Since 1974, and including 2012, arbitrators have ruled on behalf of the players 214 times and clubs 286 times. Although the number of players filing for salary arbitration varies per year, the majority of cases are settled before the arbitration hearing date. Approximately 90 percent of the players filing for arbitration typically reach new agreements before a hearing.
A: A player with six or more years of Major League service who has not executed a contract for the next season is eligible to become a free agent.
A: The current CBA expires on Dec. 1, 2016.
A: There have been five strikes (1972, 1980, 1981, 1985 and 1994-95) and the owners have locked out the players three times (1973, 1976 and 1990).
A: The players' dues are $70 per day during the season.
A: The players' pool is created from 60 percent of the total gate receipts from the first four World Series games; 60 percent of the total gate receipts from the first four games of each League Championship Series; 60 percent of the total gate receipts from the first three games of each Division Series; and 50 percent of the total gate receipts from each of the two Wild Card games (travel costs for each visiting Wild Card team are deducted before this 50 percent is calculated). The pool is distributed as follows: World Series-winning team: 36 percent; World Series loser: 24 percent; League Championship Series losers (two teams): 12 percent each; Division Series losers (four teams): 3.25 percent each; Wild Card game losers (two teams): 1.5 percent each. The amount that each player receives from the pool is determined by a vote of the players on the team. This vote takes place at a team meeting held before the final game of the regular season.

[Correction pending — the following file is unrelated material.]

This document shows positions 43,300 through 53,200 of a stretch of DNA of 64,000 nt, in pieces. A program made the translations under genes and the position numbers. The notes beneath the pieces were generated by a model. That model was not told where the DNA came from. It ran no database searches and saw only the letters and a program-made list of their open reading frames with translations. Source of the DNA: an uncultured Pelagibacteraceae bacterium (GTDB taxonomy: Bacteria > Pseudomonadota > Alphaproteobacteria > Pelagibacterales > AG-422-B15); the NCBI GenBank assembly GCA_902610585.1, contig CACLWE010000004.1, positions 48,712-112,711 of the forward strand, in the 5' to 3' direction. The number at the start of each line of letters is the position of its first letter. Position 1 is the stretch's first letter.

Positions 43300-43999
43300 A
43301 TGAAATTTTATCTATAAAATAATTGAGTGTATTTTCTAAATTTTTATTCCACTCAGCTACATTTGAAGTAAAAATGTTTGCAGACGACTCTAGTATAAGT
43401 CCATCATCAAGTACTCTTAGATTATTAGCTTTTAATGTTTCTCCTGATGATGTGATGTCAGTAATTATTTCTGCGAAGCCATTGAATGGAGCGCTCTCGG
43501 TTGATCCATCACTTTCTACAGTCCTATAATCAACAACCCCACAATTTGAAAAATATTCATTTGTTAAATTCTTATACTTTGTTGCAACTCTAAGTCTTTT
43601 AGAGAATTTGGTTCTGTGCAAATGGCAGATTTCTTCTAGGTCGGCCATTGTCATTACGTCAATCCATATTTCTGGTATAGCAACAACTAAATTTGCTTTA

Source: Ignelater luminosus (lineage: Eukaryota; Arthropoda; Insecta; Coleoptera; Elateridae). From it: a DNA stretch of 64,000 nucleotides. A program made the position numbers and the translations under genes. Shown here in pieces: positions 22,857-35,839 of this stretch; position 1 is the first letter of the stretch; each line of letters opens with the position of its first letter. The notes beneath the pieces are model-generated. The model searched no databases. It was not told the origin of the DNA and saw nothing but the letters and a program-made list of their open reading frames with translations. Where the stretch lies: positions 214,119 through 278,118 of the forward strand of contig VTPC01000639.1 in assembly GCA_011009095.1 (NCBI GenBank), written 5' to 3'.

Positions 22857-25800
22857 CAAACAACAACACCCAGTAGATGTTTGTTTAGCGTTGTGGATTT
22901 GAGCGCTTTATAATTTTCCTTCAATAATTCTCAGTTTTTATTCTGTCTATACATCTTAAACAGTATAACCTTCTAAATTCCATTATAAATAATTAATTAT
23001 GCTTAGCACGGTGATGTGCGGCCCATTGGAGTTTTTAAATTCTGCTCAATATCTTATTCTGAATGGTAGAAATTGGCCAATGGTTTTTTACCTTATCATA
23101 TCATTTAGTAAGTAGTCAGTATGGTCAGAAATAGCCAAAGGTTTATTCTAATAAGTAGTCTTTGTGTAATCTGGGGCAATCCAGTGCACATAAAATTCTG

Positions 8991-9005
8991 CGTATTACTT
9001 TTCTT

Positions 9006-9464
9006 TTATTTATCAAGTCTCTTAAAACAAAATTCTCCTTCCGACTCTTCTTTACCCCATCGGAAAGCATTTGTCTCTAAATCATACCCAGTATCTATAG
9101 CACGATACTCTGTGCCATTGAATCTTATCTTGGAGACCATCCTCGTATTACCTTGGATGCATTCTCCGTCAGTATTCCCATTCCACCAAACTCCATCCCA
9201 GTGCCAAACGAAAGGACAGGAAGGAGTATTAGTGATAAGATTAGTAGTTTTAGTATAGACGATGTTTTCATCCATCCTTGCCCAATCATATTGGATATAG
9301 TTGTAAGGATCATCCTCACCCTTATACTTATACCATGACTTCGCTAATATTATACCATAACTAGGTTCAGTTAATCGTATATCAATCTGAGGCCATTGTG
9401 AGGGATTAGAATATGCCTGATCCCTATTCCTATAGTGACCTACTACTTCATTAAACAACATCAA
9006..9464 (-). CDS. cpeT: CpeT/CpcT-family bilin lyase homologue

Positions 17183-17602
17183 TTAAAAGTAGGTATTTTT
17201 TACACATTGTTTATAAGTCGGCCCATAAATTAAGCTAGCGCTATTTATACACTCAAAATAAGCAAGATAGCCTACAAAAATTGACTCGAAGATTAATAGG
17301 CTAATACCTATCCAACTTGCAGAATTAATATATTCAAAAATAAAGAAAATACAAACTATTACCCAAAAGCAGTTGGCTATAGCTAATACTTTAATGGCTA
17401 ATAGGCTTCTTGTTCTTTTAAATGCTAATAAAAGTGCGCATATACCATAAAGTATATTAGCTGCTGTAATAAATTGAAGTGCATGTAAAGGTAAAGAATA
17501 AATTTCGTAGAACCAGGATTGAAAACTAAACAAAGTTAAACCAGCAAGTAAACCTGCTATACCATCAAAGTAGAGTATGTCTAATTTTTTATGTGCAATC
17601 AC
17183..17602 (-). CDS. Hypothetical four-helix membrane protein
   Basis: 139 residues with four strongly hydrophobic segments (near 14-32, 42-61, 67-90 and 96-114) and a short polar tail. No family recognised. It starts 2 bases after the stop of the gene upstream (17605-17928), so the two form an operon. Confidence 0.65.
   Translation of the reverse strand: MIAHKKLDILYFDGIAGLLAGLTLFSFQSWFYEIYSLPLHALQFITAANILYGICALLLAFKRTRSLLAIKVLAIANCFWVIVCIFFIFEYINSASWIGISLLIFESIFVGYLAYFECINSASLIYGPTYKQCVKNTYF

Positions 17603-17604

A: In accordance with Major League Rule 2 (c), beginning on Opening Day of each season and ending at midnight, August 31, the Club roster limit is 25, provided that the minimum number of active players maintained by each Club be 24. However, as of 2012, Clubs will be allowed 26-man rosters for day-night doubleheaders. If the roster is reduced below 24 then the Club shall, within 48 hours (plus time necessary for a player to report), bring its roster back to the minimum of 24. Beginning on September 1 and ending with the close of the Championship Season, the roster limit is expanded to 40.
A: Any company seeking to use the names or likenesses of more than two Major League Baseball players in connection with a commercial product, product line or promotion must sign a licensing agreement with the MLBPA. The license grants the use of the players' names and/or likenesses only and not the use of any MLB team logos or marks. Examples of products licensed by the MLBPA include trading cards, video games, T-shirts, caps, a wide variety of other products such as pennants, posters, pins, action figures and advertising campaigns for a wide variety of products and services.